2.1. Study Design and Patients
This prospective, open-label, observational, and multicenter study enrolled consecutive outpatients fulfilling research diagnostic criteria of PD  from centers in Spain with hospital-based neurologists experienced in the treatment of movement disorders. Patients were recruited over a 6-month period and were followed up for 3 months. Patients were eligible if they had self-reported complaints of unsatisfactory nocturnal awakenings or sleep interruption (determined by subject interview) in the previous 4 weeks and if a dopamine agonist was considered the best therapeutic option to improve early-morning, daytime, or nocturnal PD motor symptoms, as determined by the investigator. Patients’ disease onset and medication history (including levodopa daily dose, dopamine agonist-levodopa equivalent daily dose (DA-LEDD), and total LEDD) were collected . Patients had to be on stable doses of drugs in the previous 4 weeks. Patients could be receiving dopamine agonists other than rotigotine, either as monotherapy or in combination with levodopa, monoamine oxidase B inhibitors (selegiline, rasagiline), catechol-O-methyltransferase inhibitors, or amantadine. When necessary, overnight switch from oral dopamine agonists to transdermal rotigotine patch was performed , at equivalent doses according to previously suggested conversion formulae [21, 23]. During the study, no changes in the doses of other PD medications were allowed.
Individuals were excluded if there was suspicion of atypical or secondary parkinsonism, major psychiatric disorders, or other conditions known to impair mental status other than PD, noncompensated systemic diseases (i.e., diabetes, hypertension, and cancer), or history of skin hypersensitivity to adhesives or other transdermal therapies.
The study protocol was reviewed and approved by the Research Ethics Committee of the Hospital de la Santa Creu i Sant Pau and by the institutional review boards of each participating center. Written informed consent was obtained from all participants. A doctor or second party was present to assess each patient’s capacity to consent.
2.2. Treatment Outcomes and Procedures
The effect of rotigotine on sleep fragmentation was assessed using the sleep maintenance subscale score of the PDSS-2  at baseline and at 3 months. Motor symptoms were assessed using the Unified Parkinson’s Disease Rating Scale III (UPDRS-III)  and depressive symptoms by the Geriatric Depression Scale (GDS-15) [26, 27]. Using the PDSS-2, global sleep quality and various aspects of nocturnal sleep problems in PD were also assessed and quantified, as described below .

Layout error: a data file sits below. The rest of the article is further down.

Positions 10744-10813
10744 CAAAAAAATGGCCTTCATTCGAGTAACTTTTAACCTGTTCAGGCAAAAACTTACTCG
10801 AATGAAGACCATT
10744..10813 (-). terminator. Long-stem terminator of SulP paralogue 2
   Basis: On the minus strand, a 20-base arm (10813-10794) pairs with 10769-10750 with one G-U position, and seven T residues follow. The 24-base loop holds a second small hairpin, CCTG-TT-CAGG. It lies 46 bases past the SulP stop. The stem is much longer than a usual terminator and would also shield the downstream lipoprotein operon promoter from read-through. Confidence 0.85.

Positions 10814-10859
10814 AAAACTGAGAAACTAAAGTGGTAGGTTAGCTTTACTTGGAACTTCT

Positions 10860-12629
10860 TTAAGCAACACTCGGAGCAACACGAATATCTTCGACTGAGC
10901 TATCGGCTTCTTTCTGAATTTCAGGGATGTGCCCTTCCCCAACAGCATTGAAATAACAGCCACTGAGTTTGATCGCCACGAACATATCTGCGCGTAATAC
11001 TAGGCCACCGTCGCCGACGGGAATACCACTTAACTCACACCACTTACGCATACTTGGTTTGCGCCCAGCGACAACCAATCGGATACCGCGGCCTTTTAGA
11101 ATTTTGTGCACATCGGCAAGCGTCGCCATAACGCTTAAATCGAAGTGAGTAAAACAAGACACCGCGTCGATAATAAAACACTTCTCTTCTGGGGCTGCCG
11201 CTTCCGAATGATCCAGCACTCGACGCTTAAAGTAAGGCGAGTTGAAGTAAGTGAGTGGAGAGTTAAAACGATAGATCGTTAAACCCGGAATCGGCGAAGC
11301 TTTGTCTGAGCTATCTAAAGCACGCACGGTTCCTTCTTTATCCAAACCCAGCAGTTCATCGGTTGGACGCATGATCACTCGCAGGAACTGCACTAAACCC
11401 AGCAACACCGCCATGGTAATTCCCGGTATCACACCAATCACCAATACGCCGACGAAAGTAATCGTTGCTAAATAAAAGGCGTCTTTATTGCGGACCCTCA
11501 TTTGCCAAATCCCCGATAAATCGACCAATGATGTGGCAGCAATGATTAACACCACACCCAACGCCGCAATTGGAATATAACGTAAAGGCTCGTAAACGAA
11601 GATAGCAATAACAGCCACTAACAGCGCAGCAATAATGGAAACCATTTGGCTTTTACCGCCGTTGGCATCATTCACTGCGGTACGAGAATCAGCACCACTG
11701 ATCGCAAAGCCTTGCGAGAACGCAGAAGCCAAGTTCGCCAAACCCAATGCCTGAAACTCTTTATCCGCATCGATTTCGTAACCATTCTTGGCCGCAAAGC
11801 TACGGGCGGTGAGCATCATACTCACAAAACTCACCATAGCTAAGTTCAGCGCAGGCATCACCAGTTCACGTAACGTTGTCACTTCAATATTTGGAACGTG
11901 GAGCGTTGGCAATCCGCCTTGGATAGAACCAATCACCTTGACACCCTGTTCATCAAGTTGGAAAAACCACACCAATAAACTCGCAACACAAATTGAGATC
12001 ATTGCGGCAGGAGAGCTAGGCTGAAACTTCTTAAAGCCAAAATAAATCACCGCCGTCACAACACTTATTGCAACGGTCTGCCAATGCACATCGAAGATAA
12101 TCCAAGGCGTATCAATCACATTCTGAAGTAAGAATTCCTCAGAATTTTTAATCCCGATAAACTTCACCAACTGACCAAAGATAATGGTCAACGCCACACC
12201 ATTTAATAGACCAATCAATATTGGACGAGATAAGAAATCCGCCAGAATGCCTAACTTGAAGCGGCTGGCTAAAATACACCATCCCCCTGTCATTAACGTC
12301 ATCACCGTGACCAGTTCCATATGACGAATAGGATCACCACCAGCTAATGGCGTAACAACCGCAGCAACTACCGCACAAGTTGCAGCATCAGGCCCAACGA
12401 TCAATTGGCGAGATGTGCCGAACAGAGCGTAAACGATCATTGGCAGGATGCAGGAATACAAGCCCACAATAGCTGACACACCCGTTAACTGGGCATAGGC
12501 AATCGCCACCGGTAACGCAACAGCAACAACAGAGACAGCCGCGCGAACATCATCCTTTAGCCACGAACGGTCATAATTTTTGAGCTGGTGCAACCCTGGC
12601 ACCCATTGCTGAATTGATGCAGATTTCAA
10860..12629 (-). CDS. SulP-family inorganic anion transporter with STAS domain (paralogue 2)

A newly designed questionnaire, the PD-SFQ, was also used to describe different sleep problems that may relate to sleep fragmentation in more detail. While the PDSS-2 measures sleep maintenance and nocturia by the number of days a week each symptom appears, the PD-SFQ measures how many times during the night each sleep disturbance (awakenings, nocturia, restless legs-like symptoms, and nocturnal rigidity) occurs (see Supplementary Material available online at http://dx.doi.org/10.1155/2015/131508).
Enrolled patients received daily doses of rotigotine for 3 months and were instructed to attend a baseline and follow-up visit after giving written informed consent. At 1 month, patients were phoned by the responsible investigator to discuss if any adverse events had occurred and to assess motor function status. A pragmatic dose titration regimen was conducted by a supervising physician at this time if required. At baseline and at 3 months, investigators administered the UPDRS-III, GDS-15, PDSS-2, and PD-SFQ. Total PDSS-2 scores were used to measure global sleep quality and separate PDSS-2 subscale scores were used to assess some of the different sleep problems covered by the scale: sleep efficiency (items 1 and 14), sleep maintenance (item 3), restless legs-like symptoms (items 4 and 5), nocturnal motor symptoms (items 9–13), and nocturia (item 8).
2.3. Statistical Analysis
The PDSS-2 sleep maintenance subscale score measured at baseline and 3 months was predefined as the main outcome measure of the study. Secondary outcome variables included changes in the scores on the PD-SFQ and PDSS-2 subscales. To measure significant changes over time, Wilcoxon signed-rank tests were used for items with narrow score range (0 to 5) and paired-sample -tests were used for scores with a wider range. Mean score changes from baseline to the final visit were used for bivariate correlations. A repeated-measures general linear model analysis of variance (GLM ANOVA) was used to build a statistical model to explore variables affected by various factors and interactions between factors. Finally, to determine which sleep symptoms independently predicted improvements in global sleep quality and sleep fragmentation, multiple stepwise regression analyses were performed using the PDSS-2 total score and PD-SFQ total score as dependent variables; those variables that showed a significant relationship in the univariate analysis were treated as independent variables. Data are expressed as means ± standard deviation (SD) for the continuous variables, as percentages for the categorical variables, and as mean ± SD (range) for the ordinal variables. Significance was set at . All analyses were performed using SPSS 19.0 (SPSS, Chicago, IL) statistical software.